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Everyone is a Stock Photographer

· June 27, 2012

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Today Techcrunch writes up the iPhone app by Swedish developers Foap.  Foap’s photo-selling marketplace offers another example of how technology can enable successive waves of disruption.  Today photographic technology is within everyone’s grasp, and almost everyone’s pocket.  Foap aims to use that fact to build a new, iPhone-driven online market for photographic images.

While highly skilled photographers will continue to create stunning photographs beyond the average user’s ability, much of the need for commercial photography does not demand award-winning imagery.  Great artistic inspiration is not required to produce those familiar stock photos of “Smiling Multiethnic Group of Professionals” and “Confident Tech Guy Standing at Server Rack.”  The result is that over time, stock photography providers offering fixed-fee downloadable images like Getty and iStockphoto have eliminated need for a specific purpose photographer in many cases.

These companies proved to be the first wave of disruptors in the commercial imagery-producing industry, and Foap may be the next, if crowd-sourced stock imagery ultimately undercuts the conventional market for commercial photographs.

One of the threats to this model is that the platform may be subjected to liability for users’ imagery.  Perhaps a photograph is believed to infringe copyright, contain a trademarked silhouette of a tree-shaped car freshener, or is a mildly unflattering image of a minority owner of the Miami Heat.  The bases for intermediary liability litigation are only bounded by the imagination.  Existing online safe harbors protect against some of these risks, but litigants routinely attempt to circumvent those protections in an effort to penalize online services and platforms for users’ actions – often because the service offers a deeper pocket.   We know that liability risks chase investors away from potentially disruptive business opportunities, and a case need not go to judgment to torpedo a start-up’s prospects.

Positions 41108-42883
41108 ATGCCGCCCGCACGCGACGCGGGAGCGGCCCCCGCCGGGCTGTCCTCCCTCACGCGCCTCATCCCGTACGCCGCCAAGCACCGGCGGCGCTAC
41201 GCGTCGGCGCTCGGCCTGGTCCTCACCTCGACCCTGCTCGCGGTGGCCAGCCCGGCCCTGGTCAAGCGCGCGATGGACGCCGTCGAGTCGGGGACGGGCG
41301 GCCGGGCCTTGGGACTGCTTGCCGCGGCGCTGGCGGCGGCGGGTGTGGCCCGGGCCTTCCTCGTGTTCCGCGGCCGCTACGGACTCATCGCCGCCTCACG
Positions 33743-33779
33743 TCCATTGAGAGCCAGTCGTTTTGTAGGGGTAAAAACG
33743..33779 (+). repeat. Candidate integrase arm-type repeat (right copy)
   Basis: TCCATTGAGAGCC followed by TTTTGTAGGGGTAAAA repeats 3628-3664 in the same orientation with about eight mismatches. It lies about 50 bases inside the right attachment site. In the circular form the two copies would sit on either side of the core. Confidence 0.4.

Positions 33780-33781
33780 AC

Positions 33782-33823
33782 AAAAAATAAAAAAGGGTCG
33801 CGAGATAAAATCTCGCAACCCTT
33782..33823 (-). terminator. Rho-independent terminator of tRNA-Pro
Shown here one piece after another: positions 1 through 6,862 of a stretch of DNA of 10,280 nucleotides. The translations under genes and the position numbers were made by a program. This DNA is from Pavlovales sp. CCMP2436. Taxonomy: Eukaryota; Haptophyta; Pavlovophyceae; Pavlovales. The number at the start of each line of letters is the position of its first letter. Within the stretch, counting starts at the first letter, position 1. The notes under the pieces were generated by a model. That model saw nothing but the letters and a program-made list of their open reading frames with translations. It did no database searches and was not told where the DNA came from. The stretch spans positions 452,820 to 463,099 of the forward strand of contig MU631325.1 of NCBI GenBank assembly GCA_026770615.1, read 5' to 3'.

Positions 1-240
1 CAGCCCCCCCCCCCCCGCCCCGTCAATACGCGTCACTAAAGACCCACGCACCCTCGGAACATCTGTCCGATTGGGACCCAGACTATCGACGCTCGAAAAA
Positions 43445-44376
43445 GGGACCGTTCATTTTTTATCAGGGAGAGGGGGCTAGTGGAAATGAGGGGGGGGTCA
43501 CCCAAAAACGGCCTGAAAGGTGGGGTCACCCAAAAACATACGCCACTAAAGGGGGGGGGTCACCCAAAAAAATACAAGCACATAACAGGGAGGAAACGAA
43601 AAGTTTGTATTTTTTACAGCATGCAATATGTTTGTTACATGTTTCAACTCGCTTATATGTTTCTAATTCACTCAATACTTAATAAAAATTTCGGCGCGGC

Competition

Some, if not all of society’s most useful innovations are the byproduct of competition. In fact, although it may sound counterintuitive, innovation often flourishes when an incumbent is threatened by a new entrant because the threat of losing users to the competition drives product improvement. The Internet and the products and companies it has enabled are no exception; companies need to constantly stay on their toes, as the next startup is ready to knock them down with a better product.

Intellectual Property

The Internet enables the free exchange of ideas and content that, in turn, promote creativity, commerce, and innovation. However, a balanced approach to copyright, trademarks, and patents is critical to this creative and entrepreneurial spirit the Internet has fostered. Consequently, it is our belief that the intellectual property system should encourage innovation, while not impeding new business models and open-source developments.